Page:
The Education Review Office (ERO) is the government department that, as part of its work, reviews early childhood services throughout Aotearoa New Zealand. ERO’s reports provide information for parents and communities about each service’s strengths and next steps for development. ERO’s bicultural evaluation framework Ngā Pou Here is described in SECTION 3 of this report. Early childhood services are partners in the review process and are expected to make use of the review findings to enhance children's wellbeing and learning.

2. Information about the Early Childhood Service

Location

Ellerslie, Auckland

Ministry of Education profile number

25347

Licence type

Education & Care Service

Licensed under

Education (Early Childhood Services) Regulations 2008

Number licensed for

34 children, including up to 0 aged under 2

Service roll

64

Gender composition

Boys 33 Girls 31

Ethnic composition

Māori

Pākehā

Sri Lankan

other

3

54

2

5

Percentage of qualified teachers

0-49% 50-79% 80%

Based on funding rates

80%

Reported ratios of staff to children

Over 2

1:8

Better than minimum requirements

Review team on site

July 2015

Date of this report

9 October 2015

Most recent ERO report(s)

These are available at www.ero.govt.nz

Education Review

June 2012

 

Education Review

May 2009

3. General Information about Early Childhood Reviews

ERO’s Evaluation Framework

ERO’s overarching question for an early childhood education review is ‘How well placed is this service to promote positive learning outcomes for children?’ ERO focuses on the following factors as described in the bicultural framework Ngā Pou Here:

  • Pou Whakahaere – how the service determines its vision, philosophy and direction to ensure positive outcomes for children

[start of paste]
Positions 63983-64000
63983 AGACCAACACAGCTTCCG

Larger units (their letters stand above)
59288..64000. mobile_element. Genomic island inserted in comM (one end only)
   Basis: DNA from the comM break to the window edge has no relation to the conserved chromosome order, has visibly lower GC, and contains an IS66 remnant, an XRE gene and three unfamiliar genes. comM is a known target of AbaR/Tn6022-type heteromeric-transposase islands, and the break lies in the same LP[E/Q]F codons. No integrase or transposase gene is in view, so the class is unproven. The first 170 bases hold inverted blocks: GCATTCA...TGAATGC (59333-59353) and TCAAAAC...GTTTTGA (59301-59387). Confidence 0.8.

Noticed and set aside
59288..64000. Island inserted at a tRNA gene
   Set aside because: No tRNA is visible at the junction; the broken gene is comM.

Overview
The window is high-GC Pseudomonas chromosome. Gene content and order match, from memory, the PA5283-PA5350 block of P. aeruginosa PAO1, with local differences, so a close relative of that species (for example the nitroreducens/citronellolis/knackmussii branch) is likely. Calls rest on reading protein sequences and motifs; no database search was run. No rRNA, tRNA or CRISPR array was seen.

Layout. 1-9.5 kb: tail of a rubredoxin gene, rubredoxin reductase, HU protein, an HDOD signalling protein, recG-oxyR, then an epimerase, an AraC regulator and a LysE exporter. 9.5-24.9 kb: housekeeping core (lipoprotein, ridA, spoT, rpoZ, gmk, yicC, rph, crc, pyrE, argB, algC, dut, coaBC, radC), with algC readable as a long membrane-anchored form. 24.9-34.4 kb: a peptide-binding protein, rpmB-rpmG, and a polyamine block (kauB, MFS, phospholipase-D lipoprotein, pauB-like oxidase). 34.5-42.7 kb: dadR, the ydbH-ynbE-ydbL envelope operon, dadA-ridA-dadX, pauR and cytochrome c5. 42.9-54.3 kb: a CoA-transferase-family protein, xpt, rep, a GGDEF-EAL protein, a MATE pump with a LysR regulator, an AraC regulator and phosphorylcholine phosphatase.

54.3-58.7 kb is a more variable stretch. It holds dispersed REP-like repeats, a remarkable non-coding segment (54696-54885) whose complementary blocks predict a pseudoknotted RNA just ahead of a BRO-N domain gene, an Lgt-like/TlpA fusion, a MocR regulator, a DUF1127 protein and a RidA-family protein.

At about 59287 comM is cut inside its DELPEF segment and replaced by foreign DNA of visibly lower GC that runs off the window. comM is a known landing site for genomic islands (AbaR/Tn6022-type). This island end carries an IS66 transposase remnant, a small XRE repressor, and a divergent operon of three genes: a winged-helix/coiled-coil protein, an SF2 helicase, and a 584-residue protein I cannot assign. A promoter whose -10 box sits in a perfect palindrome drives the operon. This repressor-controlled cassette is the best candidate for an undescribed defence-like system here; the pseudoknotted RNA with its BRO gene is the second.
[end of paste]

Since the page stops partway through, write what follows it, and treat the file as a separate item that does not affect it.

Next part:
• Pou Ārahi – how leadership is enacted to enhance positive outcomes for children
  • Mātauranga – whose knowledge is valued and how the curriculum is designed to achieve positive outcomes for children
  • Tikanga whakaako – how approaches to teaching and learning respond to diversity and support positive outcomes for children.

Within these areas ERO considers the effectiveness of arotake – self review and of whanaungatanga – partnerships with parents and whānau.

ERO evaluates how well placed a service is to sustain good practice and make ongoing improvements for the benefit of all children at the service.

A focus for the government is that all children, especially priority learners, have an opportunity to benefit from quality early childhood education. ERO will report on how well each service promotes positive outcomes for all children, with a focus on children who are Māori, Pacific, have diverse needs, and are up to the age of two.

For more information about the framework and Ngā Pou Here refer to ERO’s Approach to Review in Early Childhood Services.

ERO’s Overall Judgement and Next Review

The overall judgement that ERO makes and the timing of the next review will depend on how well placed a service is to promote positive learning outcomes for children. The categories are:

  • Very well placed – The next ERO review in four years
  • Well placed – The next ERO review in three years
  • Requires further development – The next ERO review within two years
  • Not well placed - The next ERO review in consultation with the Ministry of Education

ERO has developed criteria for each category. These are available on ERO’s website.

Review Coverage

ERO reviews are tailored to each service’s context and performance, within the overarching review framework. The aim is to provide information on aspects that are central to positive outcomes for children and useful to the service.